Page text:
These arguments represent the Precautionary Principle of Science, an ethical ideology that practically opposes the ideas of Value Neutrality, but that unlike this, was not originated as a proposal of ideological distinction, but as a remediation and prevention mechanism of the unfavorable consequences that at the time were generated by the conscious or unconscious use of the same science.
The Precautionary Principle has been defined as:
A new standard of behavior that can be legitimately used to confront scientific uncertainty about possible damages regarding environmental protection, and public health (Godard, 2013).
It was first mentioned in the Rio Declaration in Principle 15 (Cafferatta, 2004) and in the Maastricht Treaty. It has been classified as a tool to identify potential risks and threats, which refer to the possibility of something scientifically uncertain, not proven, and not sufficiently measured. It has also been considered useful in carrying out the prevention of known risks that can be assessed. Both aspects would offer rational bases for social security policies (Godard, 2013).
When it is necessary to particularize which events or misuses of knowledge generated a negative consequence for humanity or the environment, it is not difficult to conclude that many of them had to do with the use of substances and therefore with chemistry. The historical origin of the Precautionary Principle of Science can be explained by understanding how chemistry had developed, implemented, and regulated its different areas of application. Just as Value Neutrality can count genuine scientific statements supporting it, the Precautionary Principle has its own in chemistry. During the second half of the twentieth century emerged professional and scientific practice standards whose intention was to prevent and remedy the environmental impact and regulate the use of natural, scientific, intellectual and human resources, thus can be distinguished: 1) safety and hygiene protocols in laboratories and industries, 2) health and pharmaceutical regulations, 3) Green Chemistry and 4) Quality by Design. The origin of each of these manifestations is explained below.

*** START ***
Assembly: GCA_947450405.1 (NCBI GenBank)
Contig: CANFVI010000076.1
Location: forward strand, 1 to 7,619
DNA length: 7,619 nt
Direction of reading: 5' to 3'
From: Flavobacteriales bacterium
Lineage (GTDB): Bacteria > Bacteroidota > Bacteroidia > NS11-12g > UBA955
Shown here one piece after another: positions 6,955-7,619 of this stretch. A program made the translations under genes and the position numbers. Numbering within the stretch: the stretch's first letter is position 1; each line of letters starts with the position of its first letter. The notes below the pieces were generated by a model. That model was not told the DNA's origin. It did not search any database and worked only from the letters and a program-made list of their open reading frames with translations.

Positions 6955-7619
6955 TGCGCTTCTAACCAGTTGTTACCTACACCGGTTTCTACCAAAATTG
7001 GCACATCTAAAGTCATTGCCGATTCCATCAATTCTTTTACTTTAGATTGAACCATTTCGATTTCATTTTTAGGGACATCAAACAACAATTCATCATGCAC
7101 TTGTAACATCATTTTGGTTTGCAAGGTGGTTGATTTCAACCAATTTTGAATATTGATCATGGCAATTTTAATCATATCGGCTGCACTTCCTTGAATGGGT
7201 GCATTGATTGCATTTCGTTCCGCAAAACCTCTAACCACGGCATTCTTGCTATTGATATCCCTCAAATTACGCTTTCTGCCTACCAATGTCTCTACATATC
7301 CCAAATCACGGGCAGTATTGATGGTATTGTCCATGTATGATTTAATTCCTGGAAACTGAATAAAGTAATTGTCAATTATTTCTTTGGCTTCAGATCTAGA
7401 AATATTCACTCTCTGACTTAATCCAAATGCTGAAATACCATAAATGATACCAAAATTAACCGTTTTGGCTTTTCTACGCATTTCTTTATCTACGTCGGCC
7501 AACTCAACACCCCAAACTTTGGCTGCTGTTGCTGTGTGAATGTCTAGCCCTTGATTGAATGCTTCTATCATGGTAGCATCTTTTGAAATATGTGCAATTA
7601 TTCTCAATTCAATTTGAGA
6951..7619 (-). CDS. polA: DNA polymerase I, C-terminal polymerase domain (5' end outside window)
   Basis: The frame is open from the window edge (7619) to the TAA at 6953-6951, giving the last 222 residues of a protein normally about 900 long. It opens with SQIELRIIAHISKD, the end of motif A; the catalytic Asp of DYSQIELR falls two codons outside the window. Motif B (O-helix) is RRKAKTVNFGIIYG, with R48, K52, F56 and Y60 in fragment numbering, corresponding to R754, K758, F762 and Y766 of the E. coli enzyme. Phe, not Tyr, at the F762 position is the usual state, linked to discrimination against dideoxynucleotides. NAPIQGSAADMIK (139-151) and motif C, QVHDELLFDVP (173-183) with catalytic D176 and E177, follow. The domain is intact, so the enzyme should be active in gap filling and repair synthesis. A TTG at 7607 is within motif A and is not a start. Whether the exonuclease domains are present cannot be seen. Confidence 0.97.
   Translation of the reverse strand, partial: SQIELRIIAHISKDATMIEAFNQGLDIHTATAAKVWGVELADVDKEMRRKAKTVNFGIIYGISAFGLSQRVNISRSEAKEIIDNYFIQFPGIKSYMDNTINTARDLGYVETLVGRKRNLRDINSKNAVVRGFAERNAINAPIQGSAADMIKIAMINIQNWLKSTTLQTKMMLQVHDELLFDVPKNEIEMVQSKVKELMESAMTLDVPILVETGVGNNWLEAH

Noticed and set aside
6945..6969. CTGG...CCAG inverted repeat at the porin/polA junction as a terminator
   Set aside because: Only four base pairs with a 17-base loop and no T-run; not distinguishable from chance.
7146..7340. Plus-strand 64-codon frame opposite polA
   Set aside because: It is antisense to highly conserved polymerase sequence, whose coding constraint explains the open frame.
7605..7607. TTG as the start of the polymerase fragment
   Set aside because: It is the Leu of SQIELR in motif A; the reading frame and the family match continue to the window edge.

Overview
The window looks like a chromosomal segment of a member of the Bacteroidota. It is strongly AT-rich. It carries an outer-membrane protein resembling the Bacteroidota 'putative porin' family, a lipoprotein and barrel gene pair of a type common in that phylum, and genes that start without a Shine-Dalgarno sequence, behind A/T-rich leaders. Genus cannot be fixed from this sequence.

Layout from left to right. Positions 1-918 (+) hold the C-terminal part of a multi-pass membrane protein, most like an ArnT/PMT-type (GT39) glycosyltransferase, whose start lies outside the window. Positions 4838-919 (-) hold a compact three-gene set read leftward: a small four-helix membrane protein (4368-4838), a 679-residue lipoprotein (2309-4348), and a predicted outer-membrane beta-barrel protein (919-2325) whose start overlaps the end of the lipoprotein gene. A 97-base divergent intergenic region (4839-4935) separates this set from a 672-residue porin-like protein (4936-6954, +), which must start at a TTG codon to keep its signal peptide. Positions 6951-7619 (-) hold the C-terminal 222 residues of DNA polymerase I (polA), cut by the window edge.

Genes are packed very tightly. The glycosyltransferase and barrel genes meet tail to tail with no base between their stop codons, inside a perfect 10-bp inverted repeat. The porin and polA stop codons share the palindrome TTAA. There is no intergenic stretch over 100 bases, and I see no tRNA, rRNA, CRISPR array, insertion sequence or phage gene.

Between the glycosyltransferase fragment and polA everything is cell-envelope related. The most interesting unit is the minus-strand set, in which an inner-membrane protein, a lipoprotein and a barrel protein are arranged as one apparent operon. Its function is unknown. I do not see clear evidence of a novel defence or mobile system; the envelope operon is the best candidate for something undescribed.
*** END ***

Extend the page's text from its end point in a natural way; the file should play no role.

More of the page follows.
3. The Historical Development of the Precautionary Principle in Light of Chemistry
While in the seventeenth century Natural Philosophy manifested its intellectual power and its rigorous methods, chemistry, as an area of independent knowledge, hardly emerged from its first formal contributions. Coming from the alchemist tradition which was typically covered by cosmological and anthropological interpretations, chemistry was born from the need to solve problems directly linked to human activities and needs—artisans at the time, and industrialists, doctors, pharmacists and militias later—.
The fact that chemistry has developed its knowledge and technique on a more social level, caused that putting into practice its postulates had more immediate consequences, both favorable and unfavorable, for humanity. This caused that chemistry had developed its own philosophical and ethical profiles. Many philosophers argue that the reason why chemistry at that time was not part of Natural Philosophy, was because it was not developed and not even defined as science; versions prior to chemistry—apothecary art, ceramic art, metallurgy and mineralogy, certain aspects of cellular function and the origin of life—were not considered sciences due, first, to their experimental nature, and second, that they did not apply mathematics in their reasoning and therefore their results could not be predicted. These precursor versions of chemistry were taught in medical schools, when they applied, or were trades in which their practitioners, however, began to achieve great mastery and development of knowledge and technique (Chamizo, 2010).